A pensioner who subjected his next-door neighbours to a sinister five-year stalking campaign is facing a ban on staring at them in future.
A sheriff yesterday told Michael Waters, 70, he would be made subject to a non-harassment order to try to make him leave his neighbours alone.
Perth Sheriff Court had heard neighbour-from-hell Waters left Robert and Lindsay Robertson living in fear during his bizarre hate campaign.
The trial was told Mrs Robertson became so distressed by Waters’ odd behaviour that she ended up in hospital.
Sheriff Derek Reekie deferred sentence to consider the terms of a non-harassment order, saying: “I really despair about this.”
He told Waters he had to change his behaviour and warned he could be jailed if he failed to do so.
Police were called out up to 20 times as Waters continually entered the neighbours’ property uninvited and stood on his garage roof taking photographs.
After a trial spanning nine months and seven days of evidence, Sheriff Derek Reekie found him guilty of stalking the couple in Keltybridge.
He was found guilty of engaging in a course of conduct between August 4 2011 and November 1 2016 which caused them fear or alarm.
Waters, of Keltybridge, was also found guilty of causing Patricia Renwick, 65, fear or alarm by acting aggressively on various occasions from September 2015 to September 2016.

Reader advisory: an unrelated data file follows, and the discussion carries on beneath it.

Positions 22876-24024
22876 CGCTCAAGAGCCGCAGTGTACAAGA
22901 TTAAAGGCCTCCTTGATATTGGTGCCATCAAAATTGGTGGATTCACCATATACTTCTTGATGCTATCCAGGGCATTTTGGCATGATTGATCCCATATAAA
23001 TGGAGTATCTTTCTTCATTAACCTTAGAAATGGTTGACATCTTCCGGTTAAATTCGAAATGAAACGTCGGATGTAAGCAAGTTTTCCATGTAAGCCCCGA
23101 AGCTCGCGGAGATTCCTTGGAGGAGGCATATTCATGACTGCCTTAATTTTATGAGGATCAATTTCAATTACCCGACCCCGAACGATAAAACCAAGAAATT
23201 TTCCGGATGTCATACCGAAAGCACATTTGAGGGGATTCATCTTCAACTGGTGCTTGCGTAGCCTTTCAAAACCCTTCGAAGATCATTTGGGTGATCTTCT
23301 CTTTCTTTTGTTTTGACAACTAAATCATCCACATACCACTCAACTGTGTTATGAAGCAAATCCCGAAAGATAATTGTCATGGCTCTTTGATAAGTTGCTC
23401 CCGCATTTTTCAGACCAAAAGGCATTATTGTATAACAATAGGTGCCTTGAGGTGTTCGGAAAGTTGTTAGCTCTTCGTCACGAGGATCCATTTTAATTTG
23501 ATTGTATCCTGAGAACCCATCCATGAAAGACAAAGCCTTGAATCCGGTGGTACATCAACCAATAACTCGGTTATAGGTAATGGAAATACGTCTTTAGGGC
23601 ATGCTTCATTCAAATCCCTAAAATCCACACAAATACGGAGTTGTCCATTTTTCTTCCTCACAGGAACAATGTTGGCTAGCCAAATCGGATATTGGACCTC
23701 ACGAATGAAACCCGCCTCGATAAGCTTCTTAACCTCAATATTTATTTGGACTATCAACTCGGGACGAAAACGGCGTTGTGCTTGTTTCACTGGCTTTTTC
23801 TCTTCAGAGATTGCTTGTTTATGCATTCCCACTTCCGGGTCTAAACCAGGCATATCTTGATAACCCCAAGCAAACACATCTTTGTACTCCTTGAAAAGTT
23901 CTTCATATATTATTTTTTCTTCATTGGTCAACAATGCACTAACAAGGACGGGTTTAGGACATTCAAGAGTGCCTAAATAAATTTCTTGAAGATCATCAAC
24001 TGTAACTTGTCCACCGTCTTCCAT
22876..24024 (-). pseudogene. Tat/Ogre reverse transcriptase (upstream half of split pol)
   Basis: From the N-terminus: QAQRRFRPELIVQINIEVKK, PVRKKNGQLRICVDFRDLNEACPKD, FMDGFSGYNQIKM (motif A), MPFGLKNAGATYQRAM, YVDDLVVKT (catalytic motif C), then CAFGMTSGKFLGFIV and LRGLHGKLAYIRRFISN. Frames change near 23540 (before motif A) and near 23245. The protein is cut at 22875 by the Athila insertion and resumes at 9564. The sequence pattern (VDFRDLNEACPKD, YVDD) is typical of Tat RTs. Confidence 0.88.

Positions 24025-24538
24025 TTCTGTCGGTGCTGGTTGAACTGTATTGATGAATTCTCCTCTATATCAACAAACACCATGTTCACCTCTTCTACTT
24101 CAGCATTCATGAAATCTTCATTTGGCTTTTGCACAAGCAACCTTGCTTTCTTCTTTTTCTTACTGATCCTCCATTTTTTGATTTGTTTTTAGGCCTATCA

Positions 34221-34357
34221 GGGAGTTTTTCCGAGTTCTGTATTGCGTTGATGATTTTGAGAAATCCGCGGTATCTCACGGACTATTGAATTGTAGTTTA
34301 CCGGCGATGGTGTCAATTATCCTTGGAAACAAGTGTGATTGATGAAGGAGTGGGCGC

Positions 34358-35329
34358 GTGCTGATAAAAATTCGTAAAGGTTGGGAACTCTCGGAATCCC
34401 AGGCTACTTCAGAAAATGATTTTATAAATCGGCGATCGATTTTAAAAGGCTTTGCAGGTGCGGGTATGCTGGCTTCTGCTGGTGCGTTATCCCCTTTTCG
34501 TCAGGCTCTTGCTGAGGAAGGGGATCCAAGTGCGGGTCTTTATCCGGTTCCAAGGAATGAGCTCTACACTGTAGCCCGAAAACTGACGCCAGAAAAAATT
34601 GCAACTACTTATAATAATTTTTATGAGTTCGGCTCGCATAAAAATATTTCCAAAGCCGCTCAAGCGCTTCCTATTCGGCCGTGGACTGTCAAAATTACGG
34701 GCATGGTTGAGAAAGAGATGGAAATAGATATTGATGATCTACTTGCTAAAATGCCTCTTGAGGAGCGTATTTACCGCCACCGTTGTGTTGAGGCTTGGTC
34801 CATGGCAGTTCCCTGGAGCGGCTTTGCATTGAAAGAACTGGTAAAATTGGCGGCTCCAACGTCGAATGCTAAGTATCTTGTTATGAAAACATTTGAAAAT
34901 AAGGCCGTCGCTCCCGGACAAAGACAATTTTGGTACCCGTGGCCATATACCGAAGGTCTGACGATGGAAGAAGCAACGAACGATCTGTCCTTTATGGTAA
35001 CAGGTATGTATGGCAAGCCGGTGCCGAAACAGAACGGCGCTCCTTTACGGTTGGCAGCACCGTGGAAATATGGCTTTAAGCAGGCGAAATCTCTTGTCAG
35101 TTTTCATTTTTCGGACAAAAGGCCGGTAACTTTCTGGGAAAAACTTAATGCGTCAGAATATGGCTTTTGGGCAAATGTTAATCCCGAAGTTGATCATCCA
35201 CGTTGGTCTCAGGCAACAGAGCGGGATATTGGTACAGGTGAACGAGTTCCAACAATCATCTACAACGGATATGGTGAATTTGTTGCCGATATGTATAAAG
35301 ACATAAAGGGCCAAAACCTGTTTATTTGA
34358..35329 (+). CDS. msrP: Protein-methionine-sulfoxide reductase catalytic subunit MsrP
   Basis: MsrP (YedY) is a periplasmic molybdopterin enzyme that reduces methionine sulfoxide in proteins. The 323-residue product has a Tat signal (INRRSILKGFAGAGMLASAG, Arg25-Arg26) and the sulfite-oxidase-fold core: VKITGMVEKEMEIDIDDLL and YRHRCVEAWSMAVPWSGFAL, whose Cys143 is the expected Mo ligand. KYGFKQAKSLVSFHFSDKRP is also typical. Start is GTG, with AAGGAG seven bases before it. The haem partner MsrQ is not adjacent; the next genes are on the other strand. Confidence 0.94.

The court was told yesterday Mrs Renwick had put her house up for sale as she was desperate to move away from Waters.
Sheriff Reekie said: “Mr Robertson spoke of you ‘trying to make your presence felt’ after they moved in. Mrs Robertson described you as “a malevolent presence” – menacing her in intimidating fashion when she challenged you.
“They spoke to you entering their property without permission, ostensibly to carry out maintenance. Both said you became aggressive and abusive.
“You climbed over a fence and interfered with property. Both spoke to you looking in while up ladders or on the roof. You were standing on the roof taking photographs of their property.
“Mrs Robertson described your conduct as relentless. You were generally angry, intimidating and abusive. You wanted to encourage confrontation and escalation from there.
“Some of your behaviour could be described as bizarre. The length of time you were loitering on the roof gave me the impression it was more sinister than you would have me accept.
“I need to look at the terms of an order. It is an order I am prepared to make.”